Thursday, December 22, 2022

Catholic vs. Catholic: thou shalt not mix rites

I'm not interested in "enriching" the Eastern rites with latinizations any more than I am in "enriching" the hell out of Latin Catholics by throwing away the medieval Mass. Latinizing a rite means you don't really believe in it.
  • First, the good, an article on Demandatam Coelitus Humilitati Nostrae from Pope Benedict XIV in 1743. Not Catholic doctrine but good all the same. In the first part of the 18th century, many liturgical latinisations were introduced in some communities of the Melkite Catholic Church, mainly by Euthymios Saifi and Cyril VI Tanas, and supported by many Latin missionaries (mainly Franciscans) against the wishes of the papacy. These changes led to a division in the Melkite Catholic Church between those who went on following the pure Byzantine Rite (as the Basilian Chouerite monks) and those who, named "Latinisers" in the apostolic constitution, mixed the Byzantine Rite with the Latin Rite. Rome had already taken measures against the uses of the "Latinisers" (e.g., the letters to Saifi in 1723 or the decree of July 8, 1729). However these measures did not resolve the issue, and in 1743, before granting the pallium to Cyril VI Tanas, Pope Benedict XIV issued the Demandatam apostolic constitution to put an end to the mixture of liturgical rites... It is forbidden to any one, including the patriarch, to change, to add or to remove anything from the Byzantine Rite and uses (para. 3).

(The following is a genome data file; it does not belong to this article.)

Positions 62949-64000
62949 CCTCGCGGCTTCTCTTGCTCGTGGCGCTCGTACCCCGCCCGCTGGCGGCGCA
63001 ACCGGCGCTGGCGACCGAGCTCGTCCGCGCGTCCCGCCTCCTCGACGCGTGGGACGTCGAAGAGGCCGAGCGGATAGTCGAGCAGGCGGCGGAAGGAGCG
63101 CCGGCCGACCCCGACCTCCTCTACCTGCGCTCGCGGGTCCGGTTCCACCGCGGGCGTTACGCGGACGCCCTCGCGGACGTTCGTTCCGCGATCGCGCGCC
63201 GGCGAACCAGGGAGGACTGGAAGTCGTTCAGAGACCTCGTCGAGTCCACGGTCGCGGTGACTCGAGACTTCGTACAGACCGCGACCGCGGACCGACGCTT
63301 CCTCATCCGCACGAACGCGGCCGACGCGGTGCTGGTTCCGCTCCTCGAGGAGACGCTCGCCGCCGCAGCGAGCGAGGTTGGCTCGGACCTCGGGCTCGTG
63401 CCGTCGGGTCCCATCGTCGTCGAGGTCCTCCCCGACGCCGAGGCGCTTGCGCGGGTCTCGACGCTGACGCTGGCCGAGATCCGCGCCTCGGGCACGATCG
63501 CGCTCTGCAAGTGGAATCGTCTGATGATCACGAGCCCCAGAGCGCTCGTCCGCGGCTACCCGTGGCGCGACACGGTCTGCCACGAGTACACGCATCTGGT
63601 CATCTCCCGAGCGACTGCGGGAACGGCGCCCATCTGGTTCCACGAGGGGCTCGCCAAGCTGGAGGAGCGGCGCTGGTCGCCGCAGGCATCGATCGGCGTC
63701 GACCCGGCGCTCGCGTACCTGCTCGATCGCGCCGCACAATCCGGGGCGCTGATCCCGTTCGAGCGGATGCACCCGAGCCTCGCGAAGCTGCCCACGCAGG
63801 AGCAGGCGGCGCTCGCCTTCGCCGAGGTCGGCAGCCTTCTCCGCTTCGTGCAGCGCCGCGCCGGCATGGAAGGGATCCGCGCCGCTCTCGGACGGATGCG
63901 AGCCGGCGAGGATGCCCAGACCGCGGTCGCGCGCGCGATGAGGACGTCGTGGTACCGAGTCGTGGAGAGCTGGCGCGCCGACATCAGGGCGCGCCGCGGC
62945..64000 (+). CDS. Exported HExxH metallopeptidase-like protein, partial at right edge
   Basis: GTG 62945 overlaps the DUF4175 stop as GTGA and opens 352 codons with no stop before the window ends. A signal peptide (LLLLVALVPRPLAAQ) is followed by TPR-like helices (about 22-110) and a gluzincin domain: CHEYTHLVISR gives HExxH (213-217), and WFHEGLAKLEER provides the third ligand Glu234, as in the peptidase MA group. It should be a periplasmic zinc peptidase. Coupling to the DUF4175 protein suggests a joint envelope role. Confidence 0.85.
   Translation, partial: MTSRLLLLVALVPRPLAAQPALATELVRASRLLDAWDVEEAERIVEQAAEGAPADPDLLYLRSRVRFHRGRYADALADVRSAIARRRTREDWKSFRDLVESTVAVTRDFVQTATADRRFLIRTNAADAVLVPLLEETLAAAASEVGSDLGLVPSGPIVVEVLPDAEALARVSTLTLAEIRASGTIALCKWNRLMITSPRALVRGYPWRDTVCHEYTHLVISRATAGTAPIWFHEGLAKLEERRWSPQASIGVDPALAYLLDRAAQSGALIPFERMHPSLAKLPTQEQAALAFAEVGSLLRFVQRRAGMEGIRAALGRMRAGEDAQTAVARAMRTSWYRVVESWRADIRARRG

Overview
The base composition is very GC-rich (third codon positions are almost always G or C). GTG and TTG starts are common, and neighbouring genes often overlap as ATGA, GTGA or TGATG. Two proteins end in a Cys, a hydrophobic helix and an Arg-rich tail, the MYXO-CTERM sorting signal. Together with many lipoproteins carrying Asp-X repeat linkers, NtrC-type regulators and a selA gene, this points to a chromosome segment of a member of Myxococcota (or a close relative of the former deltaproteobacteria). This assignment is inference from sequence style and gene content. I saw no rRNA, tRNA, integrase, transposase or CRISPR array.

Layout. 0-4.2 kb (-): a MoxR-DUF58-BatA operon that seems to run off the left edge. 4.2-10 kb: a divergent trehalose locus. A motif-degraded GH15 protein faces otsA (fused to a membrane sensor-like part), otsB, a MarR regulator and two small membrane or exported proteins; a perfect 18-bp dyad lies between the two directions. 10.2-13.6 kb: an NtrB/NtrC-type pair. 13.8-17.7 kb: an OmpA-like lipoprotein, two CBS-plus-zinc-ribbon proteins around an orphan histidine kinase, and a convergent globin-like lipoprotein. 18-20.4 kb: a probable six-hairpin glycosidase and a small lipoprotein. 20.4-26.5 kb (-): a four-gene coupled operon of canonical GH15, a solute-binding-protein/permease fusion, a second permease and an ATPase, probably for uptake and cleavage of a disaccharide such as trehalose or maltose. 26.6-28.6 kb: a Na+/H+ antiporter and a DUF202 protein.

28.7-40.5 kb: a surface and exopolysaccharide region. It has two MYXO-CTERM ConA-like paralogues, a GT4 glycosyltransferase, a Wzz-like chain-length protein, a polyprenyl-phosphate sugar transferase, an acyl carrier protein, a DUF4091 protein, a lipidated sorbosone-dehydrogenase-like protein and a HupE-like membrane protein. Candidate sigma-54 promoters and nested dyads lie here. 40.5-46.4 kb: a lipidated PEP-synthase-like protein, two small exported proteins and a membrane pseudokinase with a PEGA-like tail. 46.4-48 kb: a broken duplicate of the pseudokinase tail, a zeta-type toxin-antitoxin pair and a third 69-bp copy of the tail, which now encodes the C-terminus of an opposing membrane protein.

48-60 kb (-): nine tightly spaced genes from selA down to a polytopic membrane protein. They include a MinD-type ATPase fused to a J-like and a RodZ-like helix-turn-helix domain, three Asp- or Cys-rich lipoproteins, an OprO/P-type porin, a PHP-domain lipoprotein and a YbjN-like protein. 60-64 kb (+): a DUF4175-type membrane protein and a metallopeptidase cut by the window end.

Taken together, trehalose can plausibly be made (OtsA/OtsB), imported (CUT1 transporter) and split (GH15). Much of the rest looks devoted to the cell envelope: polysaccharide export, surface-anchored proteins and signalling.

• Now the bad, this latinizing nonsense from Bishop Gregory (Khomyshyn) in Polish Galicia, now part of the Ukraine, in 1931. Not only ignoring the Pope from centuries ago; dead against him. The Uniates often still are, out of spite as much as ignorance; anti-Russianness in Galicia for example.
Respect the integrity of rites, which are not costumes or styles of church services but whole schools of Christian thought and living.

Byzantine? (Actually those people were the Roman Empire; 1800s Western historians renamed them.) Then your patrimony, from church services to monastic life to prayer at home, is... Orthodox.

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